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Re: lynx-dev Lynx 2.8.3 with nmh problems

From: T.E.Dickey
Subject: Re: lynx-dev Lynx 2.8.3 with nmh problems
Date: Mon, 8 May 100 13:10:15 -0400 (EDT)

> On Mon, 8 May 100, T.E.Dickey wrote: 
> > > Okay, here's a partial explanation.  When invoked through nmh, the  
> > > temporary directory's permissions appear to be not 700 but 600, even  
> > > though the strace clearly calls mkdir with mode 700.  Obviously this  
> > > prevents creation of the temporary file.  
> >  
> > If someone along the way has set your umask to 0222 or similar (such 
> > as 0200), that would produce this result. 
> Apparently either mhnshow or metamail does a umask() that the lynx 
> process inherits.  But it is the 'x' bit, not the 'w' bit, that 
> is missing. 
yes (I should have said 0111 or similar).
> So lynx stopped working in some situations, where earlier versions 
> did work.  There is no dunctional reason for it.  It makes sense for 
> some program (mhnshow, metamail) that can invoke arbitrary helpers 
> and (directly or indirectly) save arbitrary files to disk to disable 
> the 'x' bit; or at least, I can see the logic.  This shouldn't make 
> lynx fail. 

we can make it more fool-proof by repairing umask (otherwise any
directories that lynx creates in dired mode would be unusable as well)
> Solutions: 
>  1- Fix temp subdir creation so that it doesn't depend on assumptions 
>     about current umask. 
>  2- Don't use a temp subdir at all.  Revert to previous logic.  If I 
>     say LYNX_TEM_SPACE=something, then "something" is what I should 
>     get. 
the temp subdir is the piece that I needed to work around the code that
appends to and reuses temp-files (those are not secure in the sense that
the recent complaints about temp-file manipulation don't need any other
> CHANGES says: 
> 2000-03-26 (2.8.3dev.23) 
> * on initialization, check if the LYNX_TEMP_SPACE denotes a directory which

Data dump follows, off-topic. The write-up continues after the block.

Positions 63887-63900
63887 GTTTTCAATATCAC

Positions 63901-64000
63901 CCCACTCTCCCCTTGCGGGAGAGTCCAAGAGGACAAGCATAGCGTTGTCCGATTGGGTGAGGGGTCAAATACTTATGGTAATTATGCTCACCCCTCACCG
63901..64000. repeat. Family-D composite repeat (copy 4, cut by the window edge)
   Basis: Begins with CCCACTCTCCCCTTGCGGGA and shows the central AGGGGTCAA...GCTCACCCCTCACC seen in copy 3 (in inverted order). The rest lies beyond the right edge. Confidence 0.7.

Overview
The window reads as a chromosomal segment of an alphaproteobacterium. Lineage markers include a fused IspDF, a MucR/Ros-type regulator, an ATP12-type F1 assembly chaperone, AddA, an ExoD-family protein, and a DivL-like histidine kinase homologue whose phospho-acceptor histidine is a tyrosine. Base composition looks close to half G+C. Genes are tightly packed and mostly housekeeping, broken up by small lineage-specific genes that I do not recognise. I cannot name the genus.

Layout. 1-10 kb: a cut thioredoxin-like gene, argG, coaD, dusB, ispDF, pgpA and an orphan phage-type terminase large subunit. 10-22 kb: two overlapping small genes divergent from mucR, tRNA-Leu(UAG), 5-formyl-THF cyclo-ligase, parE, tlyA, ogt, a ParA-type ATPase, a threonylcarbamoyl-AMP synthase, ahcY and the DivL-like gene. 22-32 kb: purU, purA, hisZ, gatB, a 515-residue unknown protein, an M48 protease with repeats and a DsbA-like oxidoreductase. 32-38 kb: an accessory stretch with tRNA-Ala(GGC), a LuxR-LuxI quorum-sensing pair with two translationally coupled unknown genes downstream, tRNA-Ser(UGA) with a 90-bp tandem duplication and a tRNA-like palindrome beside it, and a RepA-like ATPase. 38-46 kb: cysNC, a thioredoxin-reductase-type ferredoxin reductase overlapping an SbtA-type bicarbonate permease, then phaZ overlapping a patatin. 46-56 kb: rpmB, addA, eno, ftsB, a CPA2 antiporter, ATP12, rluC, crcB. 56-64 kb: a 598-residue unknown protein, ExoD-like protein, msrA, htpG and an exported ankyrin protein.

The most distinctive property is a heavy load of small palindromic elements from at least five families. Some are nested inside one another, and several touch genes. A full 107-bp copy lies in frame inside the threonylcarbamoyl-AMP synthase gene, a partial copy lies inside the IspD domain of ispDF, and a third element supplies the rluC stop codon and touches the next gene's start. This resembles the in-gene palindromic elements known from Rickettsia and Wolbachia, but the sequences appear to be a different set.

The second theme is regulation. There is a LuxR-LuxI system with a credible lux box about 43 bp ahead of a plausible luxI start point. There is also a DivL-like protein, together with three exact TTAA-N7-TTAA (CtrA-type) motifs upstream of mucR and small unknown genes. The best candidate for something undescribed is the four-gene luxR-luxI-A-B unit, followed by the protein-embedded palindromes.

>   we cannot easily determine if someone could alter our temp-files.  If so, 
>   make a subdirectory of that, with appropriate permissions -TD 
> What does "we cannot easily determine..." exactly mean? 

cannot reliably determine that no one's using a symbolic link to make lynx
write files that it shouldn't.

> It seems (observed behavior, I didn't examine code) that a subdir is now 
> always created, within a completely "normal" TMPDIR: 
>    $ ls -ld /tmp 
>    drwxrwxrwt   36 root     root        18432 May  8 10:08 /tmp 

yes (unless for example you put the TMPDIR in your home directory).
I could relax the check a little if I didn't know that some machine's
t-bit doesn't prevent renaming of files (not iirc directories though).
> So TD seems to claim that someone could alter temp-files if they were 
> created directly under this /tmp.  Ar at least, that it's not easily 
> possible to exclude the possibility.  I disagree.  If this were the 
> case, all previous versions of lynx would be seriously broken (much 
> more than we know to be the case). 


> I find these undocumented changes disturbing. 
> It has never been explained why they are necessary, and I question 
> whether they actually increase security.   
> Looking at LYMain.c now, there is still a window between 
> 'mktemp(lynx_temp_space)' and 'mkdir(lynx_temp_space, 0700)' where an 
> attacker could create a file or directory or link with the same name. 

then the mkdir will fail and/or the permissions and ownership check will
fail - but lynx won't create other files.

> Or attacker could modify the underlying directory (the original 
> 'lynx_temp_space').  That either will make the mkdir() fail - opening 

no - mktemp only makes a name - doesn't touch the filesystem

The mkdir is the only operation that has to succeed or fail (if it already
exists, it will fail; the permissions check is to ensure that we don't lose
a race against someone renaming things).

> a new denial-of-service atack against the lynx user, since lynx will 
> then exit -; or (if the original 'lynx_temp_space' was not safe and 
> has been replaced by a link etc.) mkdir() may succeed, creating the 
> subdir in a bad place, so all the checks done each time a temp file 
> is created will still be needed (just as before, when no subdir was 
> involved). 
>    Klaus 
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Thomas E. Dickey  <address@hidden>

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